I have spent the last three decades in primarily Catholic communications work: as a reporter, news editor, columnist, and for eight years editor of The Long Island Catholic; several years as co-host and co-producer of The Catholic Forum program on the diocesan Telecare channel; two stints as Director of Communications for the Catholic League for Religious and Civil Rights; and a year as Associate Director for Communications at the New York State Catholic Conference. I also served for three years as Public Information Officer for the late Nassau County District Attorney Denis Dillon, a staunchly Catholic and active pro-life leader. Over that more than 30-year career, I have gained an ever deeper understanding of and appreciation for the moral and social teachings of our Church. In my various roles I have lent my voice to articulating those teachings and their applicability to the critical issues of our time. That is what I intend to do with this blog. Moreover, at a time when our political and social disagreements seem to have degenerated into constant vitriol, vilification, verbal abuse and intolerance of those who hold differing opinions, I hope that this blog can contribute, in some small way, to a restoration of respectful debate and discussion, where we can defend our beliefs forcefully without demonizing any who disagree with us. As a Catholic commentator, that is what I have always striven to do--remembering that even as we are called to stand firmly in defense of our Church, her teachings, and our right to be heard in the public square, we are also called always to be the face of Christ to the world--most especially to those with whom we disagree.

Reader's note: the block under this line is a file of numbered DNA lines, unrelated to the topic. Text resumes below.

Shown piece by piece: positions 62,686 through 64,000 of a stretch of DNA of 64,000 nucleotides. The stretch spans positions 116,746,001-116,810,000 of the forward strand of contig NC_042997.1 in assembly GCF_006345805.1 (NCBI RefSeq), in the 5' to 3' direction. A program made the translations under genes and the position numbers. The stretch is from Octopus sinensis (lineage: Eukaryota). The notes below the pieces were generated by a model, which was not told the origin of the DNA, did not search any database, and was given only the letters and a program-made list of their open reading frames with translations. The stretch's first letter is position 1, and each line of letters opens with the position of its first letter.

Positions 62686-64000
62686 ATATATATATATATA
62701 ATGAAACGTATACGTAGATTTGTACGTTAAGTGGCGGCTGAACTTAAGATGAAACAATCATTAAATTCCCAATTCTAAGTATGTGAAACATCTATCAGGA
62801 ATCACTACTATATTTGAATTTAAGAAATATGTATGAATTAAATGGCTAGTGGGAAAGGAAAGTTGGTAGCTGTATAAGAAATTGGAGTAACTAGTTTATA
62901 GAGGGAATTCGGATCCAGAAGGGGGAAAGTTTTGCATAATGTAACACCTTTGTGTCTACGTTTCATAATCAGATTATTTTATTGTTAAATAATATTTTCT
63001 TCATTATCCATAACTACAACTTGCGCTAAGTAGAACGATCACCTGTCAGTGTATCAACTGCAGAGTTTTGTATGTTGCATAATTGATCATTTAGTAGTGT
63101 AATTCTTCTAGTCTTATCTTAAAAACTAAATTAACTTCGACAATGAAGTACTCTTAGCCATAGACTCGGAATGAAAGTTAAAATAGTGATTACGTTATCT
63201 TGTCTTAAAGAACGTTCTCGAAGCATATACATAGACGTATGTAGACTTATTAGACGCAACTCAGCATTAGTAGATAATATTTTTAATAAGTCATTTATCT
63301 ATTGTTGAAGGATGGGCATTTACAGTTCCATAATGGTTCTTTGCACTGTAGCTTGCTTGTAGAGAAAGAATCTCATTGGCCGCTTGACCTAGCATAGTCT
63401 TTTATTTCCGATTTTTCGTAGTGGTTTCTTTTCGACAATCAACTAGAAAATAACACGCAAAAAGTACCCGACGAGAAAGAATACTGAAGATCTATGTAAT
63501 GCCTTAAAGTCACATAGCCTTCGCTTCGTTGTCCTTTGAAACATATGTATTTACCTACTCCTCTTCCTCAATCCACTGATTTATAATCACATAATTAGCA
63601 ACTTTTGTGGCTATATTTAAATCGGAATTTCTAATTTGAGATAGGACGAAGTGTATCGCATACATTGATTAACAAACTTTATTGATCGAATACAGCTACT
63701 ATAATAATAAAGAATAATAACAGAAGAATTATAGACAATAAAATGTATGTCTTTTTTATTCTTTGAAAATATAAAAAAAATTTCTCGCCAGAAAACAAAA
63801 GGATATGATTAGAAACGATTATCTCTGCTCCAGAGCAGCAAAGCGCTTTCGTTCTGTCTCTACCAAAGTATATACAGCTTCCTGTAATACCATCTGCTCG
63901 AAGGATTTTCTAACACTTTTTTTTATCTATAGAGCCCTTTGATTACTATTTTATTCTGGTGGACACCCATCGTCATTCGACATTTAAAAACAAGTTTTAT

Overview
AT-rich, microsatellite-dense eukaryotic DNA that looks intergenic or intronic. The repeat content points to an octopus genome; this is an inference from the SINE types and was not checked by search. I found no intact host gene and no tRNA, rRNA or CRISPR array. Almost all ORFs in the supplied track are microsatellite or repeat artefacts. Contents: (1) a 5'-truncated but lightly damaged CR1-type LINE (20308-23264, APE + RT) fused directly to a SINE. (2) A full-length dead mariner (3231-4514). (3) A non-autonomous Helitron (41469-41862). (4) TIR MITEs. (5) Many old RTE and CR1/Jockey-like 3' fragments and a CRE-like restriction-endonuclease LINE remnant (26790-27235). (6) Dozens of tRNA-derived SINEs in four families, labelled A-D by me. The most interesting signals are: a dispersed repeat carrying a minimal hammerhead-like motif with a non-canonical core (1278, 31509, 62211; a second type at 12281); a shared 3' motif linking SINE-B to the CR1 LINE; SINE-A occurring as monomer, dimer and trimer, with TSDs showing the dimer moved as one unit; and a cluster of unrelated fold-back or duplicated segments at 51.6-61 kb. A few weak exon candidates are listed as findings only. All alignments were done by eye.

2 thoughts on “A Reader’s Thoughts on Father Pavone

  1. I agree with this essay. I dont follow Pro-life activities closely so I am not familiar with Father Pavone. I am however more than a little horrified that they would defrock a priest ( who are in short supply) over a supposed “obedience” issue which appears rather minor. Clearly either the Bishop had a personality clash with the man or Father Pavone had no idea what thin ice he was treading upon. Or both. In any case for those who are conservative Catholics this is just one more thing to add to a list of grievances, which is not good for the church overall. I think that quite a few priests have committed much more serious breaches of decorum ( Cardinal McCarrick comes to mind) and were treated with kid gloves in comparison. It would have been better and fairer to have the Bishop call in Father Pavone and lay it out. He either complied with the Bishops requests or Father would be removed from the priesthood. Or, allow the man to transfer to a more conservative diocese if one presented itself. Those doors appeared unfairly closed. Lastly, why did the Pope involve himself in an apparently minor LOCAL disciplinary matter on a low level priest such that no appeal is possible? Unless of course at some point Francis is no longer Pope and someone else can revisit the situation.I think its the lack of an opportunity for Pavone to repent and comply which bothers me the most. They might have attempted to order Pavone to an isolated monastery for several months to think things over, with the understanding that he needed to comply at the end of that time period or would be removed at that point. Having the media know about his termination before HE did seems grossly unfair.


  2. I also find Father Pavone’s dismissal without chance of reversal to be disturbing. As has been pointed out, others with more serious infractions have been allowed to continue their priestly duties. It is particularly worrying because so many in the Church who claim to be concerned about social justice have an open disdain for anti-abortion activists.